sat 23/06/2018

Norway

Der fliegende Holländer, Longborough Festival review - stand and deliver on an empty stage

Brilliant and innovative though it is in many respects, The Flying Dutchman is by no means a straightforward piece to stage. It’s an odd, sometimes uncomfortable mixture of the genre and the epic. At Sadler’s Wells in the sixties they had a little...

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CD: Espen Eriksen Trio with Andy Sheppard - Perfectly Unhappy

Perfectly Unhappy’s sixth track makes the album’s case. Until this point, Andy Sheppard’s playing has largely gone with the flow; working through and around the melodies pianist Espen Eriksen has composed for his trio’s first recorded collaboration...

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Violinist Eldbjørg Hemsing: 'in the moments when magic happens, you think, that's why we do this'

In a classical recording industry seemingly obsessed with marketing beautiful young female violinists, but very often presenting them in repertoire to which most of them seem to have little individual to add, how do you make your mark? Norwegian...

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Classical CDs Weekly: Borgström, Shostakovich, Tchaikovsky, Alec Frank-Gemmill

 Borgström: Violin Concerto, Shostakovich: Violin Concerto No. 1 Eldbjørg Hemsing (violin), Wiener Symphoniker/Olari Elts (BIS)Hjalmar Borgström sounds like the name of a BBC Four gumshoe, a melancholy detective solving crimes in downtown...

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Occupied, series 2, Sky Atlantic review - political conflicts looking all too actual

Eight months have passed since the Russians invaded Norway in the first season of Jo Nesbo’s neo-Cold War thriller. Real-life events have only made Occupied seem more relevant. Like Conrad’s novel Under Western Eyes, it dramatises the clash between...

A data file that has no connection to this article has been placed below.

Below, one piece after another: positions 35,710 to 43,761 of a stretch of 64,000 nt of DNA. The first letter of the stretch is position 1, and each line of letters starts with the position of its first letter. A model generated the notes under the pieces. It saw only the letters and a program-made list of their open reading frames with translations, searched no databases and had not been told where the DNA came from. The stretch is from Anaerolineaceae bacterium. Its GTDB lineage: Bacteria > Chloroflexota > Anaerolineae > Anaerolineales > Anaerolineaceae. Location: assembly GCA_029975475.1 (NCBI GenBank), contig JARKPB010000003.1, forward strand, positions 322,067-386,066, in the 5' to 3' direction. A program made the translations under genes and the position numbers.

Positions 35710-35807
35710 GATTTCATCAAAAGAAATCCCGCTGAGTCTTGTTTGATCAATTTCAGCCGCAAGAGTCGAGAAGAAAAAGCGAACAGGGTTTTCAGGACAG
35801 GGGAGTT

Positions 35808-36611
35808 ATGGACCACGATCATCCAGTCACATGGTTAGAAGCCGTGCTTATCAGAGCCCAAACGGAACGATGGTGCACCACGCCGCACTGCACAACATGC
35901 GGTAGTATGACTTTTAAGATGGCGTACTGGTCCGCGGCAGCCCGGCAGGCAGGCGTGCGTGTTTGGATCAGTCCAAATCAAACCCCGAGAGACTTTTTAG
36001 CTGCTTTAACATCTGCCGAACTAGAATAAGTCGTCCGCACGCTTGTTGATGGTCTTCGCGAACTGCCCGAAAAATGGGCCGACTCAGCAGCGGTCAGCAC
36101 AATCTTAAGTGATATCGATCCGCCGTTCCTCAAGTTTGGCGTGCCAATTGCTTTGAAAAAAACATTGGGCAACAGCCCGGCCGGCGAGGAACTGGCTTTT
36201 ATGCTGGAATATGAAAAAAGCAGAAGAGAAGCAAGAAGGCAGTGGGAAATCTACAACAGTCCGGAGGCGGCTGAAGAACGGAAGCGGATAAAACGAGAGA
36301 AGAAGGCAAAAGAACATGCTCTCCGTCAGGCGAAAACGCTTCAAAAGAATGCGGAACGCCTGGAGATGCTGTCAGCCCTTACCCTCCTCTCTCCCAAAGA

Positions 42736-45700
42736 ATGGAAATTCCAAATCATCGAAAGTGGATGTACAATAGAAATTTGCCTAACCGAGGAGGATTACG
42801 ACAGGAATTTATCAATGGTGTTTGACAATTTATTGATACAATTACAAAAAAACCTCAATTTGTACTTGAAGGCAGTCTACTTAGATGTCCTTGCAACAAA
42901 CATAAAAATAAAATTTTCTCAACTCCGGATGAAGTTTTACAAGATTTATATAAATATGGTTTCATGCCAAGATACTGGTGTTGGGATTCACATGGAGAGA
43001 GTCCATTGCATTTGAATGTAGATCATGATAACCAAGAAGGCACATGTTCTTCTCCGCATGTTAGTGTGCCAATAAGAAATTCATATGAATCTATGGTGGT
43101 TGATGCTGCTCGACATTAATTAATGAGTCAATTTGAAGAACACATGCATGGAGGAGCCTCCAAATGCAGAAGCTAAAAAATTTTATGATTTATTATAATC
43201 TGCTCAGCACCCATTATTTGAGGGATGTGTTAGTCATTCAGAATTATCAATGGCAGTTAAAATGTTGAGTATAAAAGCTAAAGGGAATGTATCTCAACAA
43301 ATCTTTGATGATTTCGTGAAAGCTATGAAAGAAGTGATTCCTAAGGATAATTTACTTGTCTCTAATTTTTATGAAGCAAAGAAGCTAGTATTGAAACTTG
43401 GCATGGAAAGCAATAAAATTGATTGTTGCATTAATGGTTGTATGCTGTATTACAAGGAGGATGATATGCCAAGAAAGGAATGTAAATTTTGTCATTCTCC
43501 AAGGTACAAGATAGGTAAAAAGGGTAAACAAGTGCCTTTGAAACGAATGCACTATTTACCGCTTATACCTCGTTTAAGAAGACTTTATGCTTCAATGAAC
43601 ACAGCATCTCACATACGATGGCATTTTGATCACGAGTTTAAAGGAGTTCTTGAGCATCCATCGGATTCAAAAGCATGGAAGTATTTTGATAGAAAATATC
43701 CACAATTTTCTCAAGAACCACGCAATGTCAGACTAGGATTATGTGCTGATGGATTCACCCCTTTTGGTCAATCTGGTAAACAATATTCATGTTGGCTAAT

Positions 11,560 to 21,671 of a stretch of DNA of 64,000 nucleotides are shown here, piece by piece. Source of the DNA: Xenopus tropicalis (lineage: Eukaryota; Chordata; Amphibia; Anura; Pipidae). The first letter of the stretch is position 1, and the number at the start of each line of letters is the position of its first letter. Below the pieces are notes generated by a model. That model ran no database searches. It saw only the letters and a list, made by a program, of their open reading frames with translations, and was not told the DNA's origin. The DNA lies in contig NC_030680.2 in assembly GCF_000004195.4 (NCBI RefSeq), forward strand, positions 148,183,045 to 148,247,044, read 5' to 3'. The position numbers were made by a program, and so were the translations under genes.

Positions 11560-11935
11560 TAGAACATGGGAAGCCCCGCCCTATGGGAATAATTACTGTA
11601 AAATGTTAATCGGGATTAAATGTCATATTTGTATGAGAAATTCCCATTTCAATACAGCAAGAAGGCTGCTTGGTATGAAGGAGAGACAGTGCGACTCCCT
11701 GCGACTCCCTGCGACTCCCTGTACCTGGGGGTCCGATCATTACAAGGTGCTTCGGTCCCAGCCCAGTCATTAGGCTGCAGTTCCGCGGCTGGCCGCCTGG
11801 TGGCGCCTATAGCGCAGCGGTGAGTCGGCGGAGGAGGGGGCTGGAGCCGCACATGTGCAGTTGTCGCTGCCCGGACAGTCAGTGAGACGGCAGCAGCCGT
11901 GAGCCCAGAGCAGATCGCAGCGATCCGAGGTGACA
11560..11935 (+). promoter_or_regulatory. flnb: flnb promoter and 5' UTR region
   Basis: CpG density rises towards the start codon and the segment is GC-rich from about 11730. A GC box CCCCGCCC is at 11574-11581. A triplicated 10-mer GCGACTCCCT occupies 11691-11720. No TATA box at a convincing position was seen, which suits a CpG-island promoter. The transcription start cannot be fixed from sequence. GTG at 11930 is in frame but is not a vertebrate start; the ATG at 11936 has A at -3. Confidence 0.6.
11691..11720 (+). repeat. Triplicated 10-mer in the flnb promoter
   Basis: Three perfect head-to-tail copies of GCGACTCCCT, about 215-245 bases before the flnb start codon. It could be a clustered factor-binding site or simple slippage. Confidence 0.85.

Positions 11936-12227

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Reissue CDs Weekly: Radka Toneff and Steve Dobrogosz

Fairytales is lovely. It opens with a subtle version of Jimmy Webb’s “The Moon is a Harsh Mistress” which merges Radka Toneff’s emotive and intimate vocal with Steve Dobrogosz’s sparse piano lines. The ingredients are minimal, there is no...

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DVD: The King's Choice

It’s fascinating to compare this Norwegian film, which despite being Oscar-nominated (it made the Best Foreign Film shortlist of nine, but not the final five) has slipped out without a cinema release in the UK, with Darkest Hour. Set over a crucial...

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Albums of the Year 2017: Susanne Sundfør - Music For People in Trouble

At two minutes and 39 seconds, Music For People in Trouble’s “Good Luck Bad Luck” executes an abrupt shift. An examination of whether a liaison would end up as “an empty cup” suddenly stops and the sound of a smoky jazz combo takes over with a...

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CD: Erlend Apneseth Trio - Åra

Although the Hardanger Fiddle is regarded as a traditional Norwegian instrument, its use stretches back to no earlier than the middle of the 17th century. The music players summon from its strings is more easily seen as traditional though: music to...

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Leif Ove Andsnes, RFH review - interior magic from a master colourist

Such introspective subtlety might be mistaken for reticence. But from the rare instances when the Norwegian pianist Leif Ove Andsnes lets rip - and they're never forced - you know he's wielding his palette with both skill and intuition, waiting for...

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The Snowman review - Michael Fassbender can't save Harry Hole

The crime novels of Jo Nesbø are rampaging Nordic psycho-operas. The author's Oslo detective Harry Hole is a lofty alcoholic who takes an outrageous pummelling in his pursuit of deranged serial killers. His many adventures fill the crime shelves in...

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theartsdesk Q&A: Musician Susanne Sundfør

Nine hours after meeting up in a Shoreditch courtyard to discuss her new album Music for People in Trouble, Norway’s Susanne Sundfør is on stage elsewhere in the district at a theatre called The Courtyard. It’s a sell-out and the room she’s playing...

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